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					Fair Banding


The idea behind fair banding is to generate a ‘balanced’ intake. Children are
tested and placed into a number of ability bands (between 5 and 9) and are
admitted into the relevant band at the school.

Banding can be introduced through the annual consultation process – there is
no need for statutory proposals. The code describes it as ‘good practice,
provided the arrangements are fair, objective and not used as a means of
unlawfully admitting a disproportionate number of high ability children.’

It can operate in one, two or more schools or across a LA area. Admission
authorities can now adopt banding which produces an intake that is
representative of

     a) the full range of ability of applicants to the school(s) or;
     b) the range of ability for children in the local area; or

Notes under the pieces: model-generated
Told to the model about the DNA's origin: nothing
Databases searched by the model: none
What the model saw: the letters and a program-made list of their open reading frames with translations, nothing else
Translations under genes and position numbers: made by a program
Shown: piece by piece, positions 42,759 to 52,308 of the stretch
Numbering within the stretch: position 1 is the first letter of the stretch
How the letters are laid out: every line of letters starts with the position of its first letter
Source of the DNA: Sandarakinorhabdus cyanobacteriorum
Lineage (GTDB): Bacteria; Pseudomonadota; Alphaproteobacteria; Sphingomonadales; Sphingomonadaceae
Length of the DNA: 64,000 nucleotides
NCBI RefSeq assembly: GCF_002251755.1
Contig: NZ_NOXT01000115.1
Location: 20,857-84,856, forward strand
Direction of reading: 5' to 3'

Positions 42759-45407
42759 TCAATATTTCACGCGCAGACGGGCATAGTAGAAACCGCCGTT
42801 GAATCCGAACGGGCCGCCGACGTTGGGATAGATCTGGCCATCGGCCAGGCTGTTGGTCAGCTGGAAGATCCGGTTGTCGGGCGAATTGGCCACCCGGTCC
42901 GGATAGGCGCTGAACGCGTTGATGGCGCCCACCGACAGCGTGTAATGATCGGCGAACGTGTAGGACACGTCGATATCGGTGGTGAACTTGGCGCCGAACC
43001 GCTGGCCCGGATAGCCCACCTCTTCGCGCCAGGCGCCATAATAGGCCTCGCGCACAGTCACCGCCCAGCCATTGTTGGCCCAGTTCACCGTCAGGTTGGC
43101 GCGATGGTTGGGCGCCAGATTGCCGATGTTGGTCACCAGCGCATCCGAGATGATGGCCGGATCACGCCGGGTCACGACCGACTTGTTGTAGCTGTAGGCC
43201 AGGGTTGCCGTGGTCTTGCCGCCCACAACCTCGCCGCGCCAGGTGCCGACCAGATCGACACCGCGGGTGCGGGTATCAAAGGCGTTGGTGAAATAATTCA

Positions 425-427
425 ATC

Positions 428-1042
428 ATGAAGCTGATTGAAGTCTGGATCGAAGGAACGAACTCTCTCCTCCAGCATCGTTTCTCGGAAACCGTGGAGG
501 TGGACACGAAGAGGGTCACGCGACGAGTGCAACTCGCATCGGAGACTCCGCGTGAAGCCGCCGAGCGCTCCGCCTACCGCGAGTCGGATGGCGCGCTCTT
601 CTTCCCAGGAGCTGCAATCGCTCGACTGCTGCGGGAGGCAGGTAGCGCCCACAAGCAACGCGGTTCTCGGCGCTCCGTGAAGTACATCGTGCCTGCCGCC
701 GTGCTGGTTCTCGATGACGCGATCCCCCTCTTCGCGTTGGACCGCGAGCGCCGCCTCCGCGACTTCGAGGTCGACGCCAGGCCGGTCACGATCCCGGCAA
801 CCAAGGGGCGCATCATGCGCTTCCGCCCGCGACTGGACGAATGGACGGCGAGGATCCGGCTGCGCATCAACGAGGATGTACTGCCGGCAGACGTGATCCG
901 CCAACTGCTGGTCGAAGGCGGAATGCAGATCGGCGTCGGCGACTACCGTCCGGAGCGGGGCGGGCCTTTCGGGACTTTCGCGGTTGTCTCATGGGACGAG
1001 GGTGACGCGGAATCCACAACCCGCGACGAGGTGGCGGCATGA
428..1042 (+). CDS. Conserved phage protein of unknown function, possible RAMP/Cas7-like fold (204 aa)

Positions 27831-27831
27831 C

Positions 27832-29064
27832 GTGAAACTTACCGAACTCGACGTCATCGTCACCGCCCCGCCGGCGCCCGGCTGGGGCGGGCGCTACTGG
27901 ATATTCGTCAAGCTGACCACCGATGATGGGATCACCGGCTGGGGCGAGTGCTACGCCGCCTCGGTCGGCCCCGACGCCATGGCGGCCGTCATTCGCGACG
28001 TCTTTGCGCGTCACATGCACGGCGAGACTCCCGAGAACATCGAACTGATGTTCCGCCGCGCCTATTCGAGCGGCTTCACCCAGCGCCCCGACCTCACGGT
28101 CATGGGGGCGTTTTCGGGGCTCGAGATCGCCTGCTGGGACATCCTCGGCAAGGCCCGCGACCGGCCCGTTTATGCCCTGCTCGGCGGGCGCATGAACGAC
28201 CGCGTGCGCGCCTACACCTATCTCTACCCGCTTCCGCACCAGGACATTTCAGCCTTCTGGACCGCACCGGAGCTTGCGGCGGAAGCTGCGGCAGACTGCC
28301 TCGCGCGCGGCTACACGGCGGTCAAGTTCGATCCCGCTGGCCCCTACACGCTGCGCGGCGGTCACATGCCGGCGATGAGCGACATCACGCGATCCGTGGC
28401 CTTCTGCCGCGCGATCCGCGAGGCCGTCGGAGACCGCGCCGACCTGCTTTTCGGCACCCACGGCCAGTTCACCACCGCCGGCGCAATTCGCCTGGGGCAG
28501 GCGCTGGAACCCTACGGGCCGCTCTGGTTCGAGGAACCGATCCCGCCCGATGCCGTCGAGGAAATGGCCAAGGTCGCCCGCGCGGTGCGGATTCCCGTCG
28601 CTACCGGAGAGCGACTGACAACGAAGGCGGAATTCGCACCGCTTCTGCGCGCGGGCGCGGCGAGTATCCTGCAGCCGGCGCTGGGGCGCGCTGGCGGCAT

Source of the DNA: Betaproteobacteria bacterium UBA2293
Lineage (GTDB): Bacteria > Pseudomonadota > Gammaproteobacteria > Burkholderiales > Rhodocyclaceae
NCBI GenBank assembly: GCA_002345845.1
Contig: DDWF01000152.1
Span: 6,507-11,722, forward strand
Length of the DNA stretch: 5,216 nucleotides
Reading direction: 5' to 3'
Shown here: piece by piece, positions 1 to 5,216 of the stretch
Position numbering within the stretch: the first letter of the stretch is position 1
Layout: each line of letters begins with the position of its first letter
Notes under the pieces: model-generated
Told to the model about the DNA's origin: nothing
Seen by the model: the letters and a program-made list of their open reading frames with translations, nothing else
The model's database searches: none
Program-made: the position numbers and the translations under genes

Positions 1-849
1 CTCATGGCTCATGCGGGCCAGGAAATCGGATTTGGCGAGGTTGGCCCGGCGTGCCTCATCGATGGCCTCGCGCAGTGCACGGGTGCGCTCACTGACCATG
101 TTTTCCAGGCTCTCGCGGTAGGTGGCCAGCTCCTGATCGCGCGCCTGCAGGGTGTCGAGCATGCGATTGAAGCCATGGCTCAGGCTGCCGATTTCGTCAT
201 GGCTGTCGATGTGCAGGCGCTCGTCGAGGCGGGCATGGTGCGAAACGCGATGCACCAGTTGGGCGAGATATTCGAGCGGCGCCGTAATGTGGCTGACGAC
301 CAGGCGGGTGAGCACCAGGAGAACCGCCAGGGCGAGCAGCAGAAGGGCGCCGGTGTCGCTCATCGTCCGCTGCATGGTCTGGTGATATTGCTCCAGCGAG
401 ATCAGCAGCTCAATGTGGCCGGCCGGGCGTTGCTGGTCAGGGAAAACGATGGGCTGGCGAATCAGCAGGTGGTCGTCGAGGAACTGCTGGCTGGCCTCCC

c) the national ability range.

Like other criteria, banding is only applied if a school is oversubscribed.
Banding is normally overlaid with other oversubscription criteria such as
catchment/sibling/denomination so that each ‘band’ is managed as a discrete
intake.

If places become available in some bands they should be allocated to
applicants placed in the next nearest bands. (i.e. one from the band above,
the next from the band below etc)

Pre-existing banding which favours high ability children disproportionately
(which was in place in 1997/8) can continue but an annual notice has to be
published advising parents of the rights to object to the adjudicator.

Banding can be combined with selection of up to 10% by aptitude.

Where a number of schools in an area use banding they should use a
common test. Many use the QCA Y5 optional tests administered in primary
schools.

The LA has no plans to introduce fair banding.

AW 18/10/07




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Description: Fair Banding